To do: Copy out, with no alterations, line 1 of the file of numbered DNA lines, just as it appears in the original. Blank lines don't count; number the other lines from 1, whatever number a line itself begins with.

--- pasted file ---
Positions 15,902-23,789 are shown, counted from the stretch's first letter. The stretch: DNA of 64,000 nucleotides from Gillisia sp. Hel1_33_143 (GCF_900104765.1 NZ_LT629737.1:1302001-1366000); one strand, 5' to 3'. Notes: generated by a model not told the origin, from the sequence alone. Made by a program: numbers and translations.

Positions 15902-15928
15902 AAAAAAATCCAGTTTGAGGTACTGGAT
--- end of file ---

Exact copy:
Positions 15,902-23,789 are shown, counted from the stretch's first letter. The stretch: DNA of 64,000 nucleotides from Gillisia sp. Hel1_33_143 (GCF_900104765.1 NZ_LT629737.1:1302001-1366000); one strand, 5' to 3'. Notes: generated by a model not told the origin, from the sequence alone. Made by a program: numbers and translations.